How Colleges and Sports Betting Companies ‘Caesarized’ Campuses

Charlie, a 22-year-old college student who spoke on the condition that only his first name be used, began acting during his freshman year at Syracuse University. He quickly ran into trouble.

Syracuse does not have an online sports betting partner, although it does promote gambling through its partnership with the nearby Turning Stone Resort and Casino. Charlie, however, placed his bets with illegal bookmakers.

“He went from betting $5, $10 and $200 to $500,” he said. He bet on tennis, baseball, golf, football. “I even had a bit of UFC,” he added, referring to the Ultimate Fighting Championship.

In the fall of his senior year, Charlie knew something was wrong. He was depressed and couldn’t sleep. His grades were down and he owed $1,800 to several bookmakers. Sports betting had gone from a casual pastime to a serious issue.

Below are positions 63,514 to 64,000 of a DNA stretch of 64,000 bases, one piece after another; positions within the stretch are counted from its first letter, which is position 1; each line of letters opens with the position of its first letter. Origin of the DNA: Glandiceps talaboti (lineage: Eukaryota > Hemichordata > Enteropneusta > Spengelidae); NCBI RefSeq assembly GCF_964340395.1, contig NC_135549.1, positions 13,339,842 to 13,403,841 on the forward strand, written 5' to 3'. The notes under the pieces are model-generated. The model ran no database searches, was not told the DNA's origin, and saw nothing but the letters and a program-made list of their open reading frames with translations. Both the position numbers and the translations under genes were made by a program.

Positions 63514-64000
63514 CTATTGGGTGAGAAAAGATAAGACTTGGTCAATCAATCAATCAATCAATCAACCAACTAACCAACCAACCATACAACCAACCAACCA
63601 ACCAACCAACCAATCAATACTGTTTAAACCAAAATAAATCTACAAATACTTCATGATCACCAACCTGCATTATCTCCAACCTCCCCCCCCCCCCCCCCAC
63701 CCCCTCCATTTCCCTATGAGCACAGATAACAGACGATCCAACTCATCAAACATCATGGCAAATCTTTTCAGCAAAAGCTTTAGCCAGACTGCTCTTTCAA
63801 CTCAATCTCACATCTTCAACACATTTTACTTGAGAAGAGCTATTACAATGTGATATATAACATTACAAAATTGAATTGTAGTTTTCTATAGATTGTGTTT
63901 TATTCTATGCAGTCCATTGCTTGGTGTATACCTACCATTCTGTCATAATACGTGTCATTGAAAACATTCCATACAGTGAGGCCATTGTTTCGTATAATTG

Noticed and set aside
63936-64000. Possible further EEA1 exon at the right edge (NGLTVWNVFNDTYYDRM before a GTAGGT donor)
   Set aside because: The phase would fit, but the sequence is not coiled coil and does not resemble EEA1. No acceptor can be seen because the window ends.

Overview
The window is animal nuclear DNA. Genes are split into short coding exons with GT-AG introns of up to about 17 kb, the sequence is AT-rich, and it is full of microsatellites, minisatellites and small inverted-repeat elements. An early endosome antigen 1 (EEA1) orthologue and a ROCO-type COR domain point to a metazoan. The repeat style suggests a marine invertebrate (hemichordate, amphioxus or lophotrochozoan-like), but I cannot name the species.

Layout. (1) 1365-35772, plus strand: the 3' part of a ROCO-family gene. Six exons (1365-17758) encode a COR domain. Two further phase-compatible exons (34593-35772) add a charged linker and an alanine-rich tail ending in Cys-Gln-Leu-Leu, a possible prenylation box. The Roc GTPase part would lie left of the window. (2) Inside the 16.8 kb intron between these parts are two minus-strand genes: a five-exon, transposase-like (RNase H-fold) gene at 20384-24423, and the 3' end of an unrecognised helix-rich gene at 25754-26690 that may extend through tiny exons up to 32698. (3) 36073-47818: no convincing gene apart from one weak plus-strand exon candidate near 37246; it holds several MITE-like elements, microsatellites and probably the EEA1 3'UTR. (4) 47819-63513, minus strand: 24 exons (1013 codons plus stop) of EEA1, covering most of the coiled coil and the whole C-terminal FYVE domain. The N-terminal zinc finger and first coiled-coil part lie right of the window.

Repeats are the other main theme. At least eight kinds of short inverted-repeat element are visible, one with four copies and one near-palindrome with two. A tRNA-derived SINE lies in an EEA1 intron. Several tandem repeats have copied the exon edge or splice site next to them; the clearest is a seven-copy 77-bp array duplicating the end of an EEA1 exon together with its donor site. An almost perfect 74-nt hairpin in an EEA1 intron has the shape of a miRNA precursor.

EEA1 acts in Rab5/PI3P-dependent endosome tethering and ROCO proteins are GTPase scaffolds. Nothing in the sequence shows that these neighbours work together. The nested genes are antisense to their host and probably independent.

“I couldn’t stop countless times. I turned $100 into $2000, then in the same hour I lost all of that $2000 plus another $500. And then you can imagine how depressing that is, right? I mean, it’s just – it’s awful.

Students are often slow to recognize that they may not be able to gamble responsibly.

“Most of the time, the person who becomes a compulsive gambler doesn’t want to stop gambling, because his head is like, ‘This is fun. It’s going to solve my problems,” rather than “I have to quit gambling because I’m destroying my life,” said Michelle Malkin, an assistant professor at East Carolina University who studies the link between gambling and crime. It’s really difficult, especially for a young person, to come to that conclusion.”

In January, just when he was supposed to start his last semester at Syracuse, Charlie left school and got himself treated. Instead of graduating with his friends in May, he spent his time working at a golf club to pay off his gambling debts and seek help at a rehabilitation center. He now attends weekly Gamblers Anonymous meetings and is unsure of his intention to return to Syracuse.


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